Iron supplementation is indicated in the presence of confirmed iron deficiency anaemia, especially in pregnancy. An expert panel recently reviewed the role of intravenous iron in the management of perioperative anaemia, and concluded that patients with preoperative anaemia due to iron deficiency or chronic disease should receive preoperative treatment with oral or IV iron, depending on the timescale before surgery, tolerance of oral iron, and iron status.8 No response to the iron therapy would indicate the anaemia or chronic disease, suggesting that erythropoietin-stimulating agents (ESAs) need to be initiated. Limiting preadmission testing a few days before the scheduled operative procedure precludes the opportunity to evaluate and manage the patient with unexplained anaemia. Therefore, we chose to use IV iron and ferric carboxymaltose once a week before the operation.

ICS may help to decrease or prevent allogeneic transfusion in case of intractable postpartum haemorrhage.4,7 For the patients expected to develop major obstetric bleeding, the main management options include uterotonic agents, recombinant intravenous coagulation factors, and ultimately uterine artery embolisation and/or hysterectomy if bleeding is more than 1500 ml.6,7 The Association of Anaesthetists of Great Britain and Ireland, Royal College of Anesthetists, and the American Association of Blood Banks recommend cell salvage in the cases of major bleeding with expected blood loss of >1 L, cross-match incompatibility, allogeneic blood refusal, and the mean transfusion requirement for the planned procedure of >1 unit of blood.9 Both the American College of Obstetricians and Gynecologists and American Society of Anesthesiologists suggest cell salvage in the cases of massive postpartum haemorrhage , insufficiency of blood bank coverage or refusal of banked blood.10 Mauritz and de Souza et al. successfully managed both anaemia and perioperative bleeding in two Jehovah's Witness cases with placenta previa and percreta using the ICS procedure.11,12 The current case was the first ICS procedure for obstetric bleeding in our clinic, managed successfully and completed without complications.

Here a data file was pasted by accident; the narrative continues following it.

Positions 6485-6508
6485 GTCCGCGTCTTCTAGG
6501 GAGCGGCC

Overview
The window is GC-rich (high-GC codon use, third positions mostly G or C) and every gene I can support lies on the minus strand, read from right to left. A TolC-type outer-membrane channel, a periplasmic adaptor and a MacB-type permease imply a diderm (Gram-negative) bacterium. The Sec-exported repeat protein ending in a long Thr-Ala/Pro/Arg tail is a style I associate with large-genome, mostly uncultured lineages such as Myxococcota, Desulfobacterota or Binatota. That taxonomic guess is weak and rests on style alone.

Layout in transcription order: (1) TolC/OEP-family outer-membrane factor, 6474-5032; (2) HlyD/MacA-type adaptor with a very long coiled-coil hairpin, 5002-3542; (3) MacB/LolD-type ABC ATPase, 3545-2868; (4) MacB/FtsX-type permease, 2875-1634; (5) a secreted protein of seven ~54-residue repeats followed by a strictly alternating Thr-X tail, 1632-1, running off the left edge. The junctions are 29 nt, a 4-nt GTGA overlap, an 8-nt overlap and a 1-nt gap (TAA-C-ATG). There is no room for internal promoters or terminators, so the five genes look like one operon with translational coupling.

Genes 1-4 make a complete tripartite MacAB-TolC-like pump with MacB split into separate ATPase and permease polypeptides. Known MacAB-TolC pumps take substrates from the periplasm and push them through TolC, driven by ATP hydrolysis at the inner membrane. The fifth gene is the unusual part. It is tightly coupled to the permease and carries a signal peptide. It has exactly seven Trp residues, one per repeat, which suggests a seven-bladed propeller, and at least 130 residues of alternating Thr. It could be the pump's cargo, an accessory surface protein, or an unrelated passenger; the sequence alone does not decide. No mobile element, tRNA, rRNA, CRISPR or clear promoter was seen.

Although ICS is used in many surgical disciplines, caution is advised in obstetrics due to the theoretical risk of amniotic fluid embolism (AFE).13 A fatal obstetric case was reported in 2000; however, the case had multiple risk factors and the relation of AFE with cell saving was not clear.10 Some of the mechanisms that are thought to prevent AFE when using ICS are leukocyte depletion filters starting after delivery of the placenta and using a separate suction source during the operation.2,3,13 Furthermore, not a single AFE case was observed in the SALVO trial in which approximately 1500 cases were evaluated.13 It should be noted that cell salvage utilisation requires the high technology equipment and skilled health staff. In the current case, the surgery was completed with cell salvage system without any related complications.

In conclusion, a pregnancy should be planned after correcting the nutritional anaemia for the patients, such as Jehovah’s Witnesses, refusing allogeneic transfusion. In the cases of unplanned pregnancies, IV iron replacement may help to increase Hb level preoperatively, thus reducing the need for intraoperative transfusion. The ICS may be a reasonable and promising management option without increasing morbidity in complicated obstetric cases.

Informed consent was obtained from the patient.

The authors declared no competing interest.

TSS, CKI, MMC: Searched the literature.
TSS, CKI: Wrote the manuscript.
SKB, MOS: Supervised the manuscript.
All the authors have approved the final version of the manuscript to be published.